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September 21, 2019 | Rome, Italy

Fear and Trembling

By | 2018-03-21T18:27:35+02:00 April 1st, 2006|Recent Reviews|

By Amélie Nothomb, translated from the French by Adriana Hunter

Faber and Faber, 1999 (2002). 132 pages.

What gets lost in the enfant terrible accolades that Belgian writer Amélie Nothomb has accumulated over the years (particularly in France) is that she’s not an enfant anymore and that her earlier work was her best.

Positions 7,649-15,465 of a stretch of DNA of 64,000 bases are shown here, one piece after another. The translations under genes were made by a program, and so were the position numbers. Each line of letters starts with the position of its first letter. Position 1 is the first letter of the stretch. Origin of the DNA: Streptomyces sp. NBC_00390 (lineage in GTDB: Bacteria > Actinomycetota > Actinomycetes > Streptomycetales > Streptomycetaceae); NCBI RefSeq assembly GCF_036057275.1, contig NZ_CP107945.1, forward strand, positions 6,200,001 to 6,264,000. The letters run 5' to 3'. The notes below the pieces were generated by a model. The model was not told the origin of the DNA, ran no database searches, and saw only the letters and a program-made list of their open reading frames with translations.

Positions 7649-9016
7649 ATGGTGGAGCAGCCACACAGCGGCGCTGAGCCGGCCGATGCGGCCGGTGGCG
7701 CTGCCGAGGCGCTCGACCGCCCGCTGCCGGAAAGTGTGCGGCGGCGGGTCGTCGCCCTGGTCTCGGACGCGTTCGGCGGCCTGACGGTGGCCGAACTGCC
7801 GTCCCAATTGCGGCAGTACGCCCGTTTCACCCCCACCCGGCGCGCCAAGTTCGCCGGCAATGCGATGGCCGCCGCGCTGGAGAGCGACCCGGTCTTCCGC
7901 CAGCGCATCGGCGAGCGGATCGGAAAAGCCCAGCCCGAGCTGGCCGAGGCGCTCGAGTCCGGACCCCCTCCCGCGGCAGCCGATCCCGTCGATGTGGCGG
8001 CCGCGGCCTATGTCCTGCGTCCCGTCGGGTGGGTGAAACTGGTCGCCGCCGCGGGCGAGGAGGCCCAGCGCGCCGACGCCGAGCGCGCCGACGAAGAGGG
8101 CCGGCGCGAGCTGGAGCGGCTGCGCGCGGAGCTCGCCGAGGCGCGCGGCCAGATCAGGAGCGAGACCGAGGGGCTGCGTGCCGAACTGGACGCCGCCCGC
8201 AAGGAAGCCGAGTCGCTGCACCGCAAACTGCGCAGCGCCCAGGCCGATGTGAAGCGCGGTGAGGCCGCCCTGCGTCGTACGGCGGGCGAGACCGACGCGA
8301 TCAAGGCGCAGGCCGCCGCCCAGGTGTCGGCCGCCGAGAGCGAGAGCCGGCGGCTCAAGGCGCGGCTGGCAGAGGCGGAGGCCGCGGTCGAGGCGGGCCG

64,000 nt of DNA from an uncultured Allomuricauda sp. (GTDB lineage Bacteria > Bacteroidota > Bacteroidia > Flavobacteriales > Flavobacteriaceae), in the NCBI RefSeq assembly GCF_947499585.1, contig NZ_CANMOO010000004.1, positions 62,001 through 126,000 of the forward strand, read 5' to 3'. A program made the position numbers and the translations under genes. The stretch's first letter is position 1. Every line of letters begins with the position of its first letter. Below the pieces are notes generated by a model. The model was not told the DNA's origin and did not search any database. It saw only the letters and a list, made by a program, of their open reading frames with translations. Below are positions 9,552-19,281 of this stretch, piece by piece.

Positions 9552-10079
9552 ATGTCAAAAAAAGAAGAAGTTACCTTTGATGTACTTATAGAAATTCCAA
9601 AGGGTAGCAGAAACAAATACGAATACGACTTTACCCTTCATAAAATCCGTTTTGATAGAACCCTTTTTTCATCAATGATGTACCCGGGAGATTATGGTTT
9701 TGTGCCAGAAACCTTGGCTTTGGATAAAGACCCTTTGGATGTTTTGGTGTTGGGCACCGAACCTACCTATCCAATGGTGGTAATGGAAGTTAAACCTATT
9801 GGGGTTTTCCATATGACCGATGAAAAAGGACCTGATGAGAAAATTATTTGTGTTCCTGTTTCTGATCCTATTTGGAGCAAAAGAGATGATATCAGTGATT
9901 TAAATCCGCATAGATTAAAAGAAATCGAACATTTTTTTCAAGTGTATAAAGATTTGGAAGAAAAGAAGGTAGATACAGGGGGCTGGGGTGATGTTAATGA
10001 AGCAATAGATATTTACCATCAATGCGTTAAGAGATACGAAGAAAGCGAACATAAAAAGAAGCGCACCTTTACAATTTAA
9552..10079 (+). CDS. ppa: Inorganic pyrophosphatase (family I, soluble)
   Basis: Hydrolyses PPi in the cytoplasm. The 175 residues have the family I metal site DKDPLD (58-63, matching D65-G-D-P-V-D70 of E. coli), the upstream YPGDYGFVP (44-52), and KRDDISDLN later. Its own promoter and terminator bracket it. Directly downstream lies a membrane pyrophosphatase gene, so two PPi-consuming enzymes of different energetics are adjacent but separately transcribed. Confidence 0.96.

“Fear and Trembling” (published as “Stupeur and Tremblements”) is as good an Asian culture-clash novel as you’ll find — Nothomb, born in Kobe, Japan, worked for a year in a Tokyo office. Her rendering of that time is mean, self-deprecating, witty, and archly clever. What Nothomb does best is inhabit herself, which gives her best fiction its autobiographical verve.

“No one knows what ‘eccentric’ truly means until they’ve met a Japanese eccentric,” she writes. Then, Nothomb proves it.

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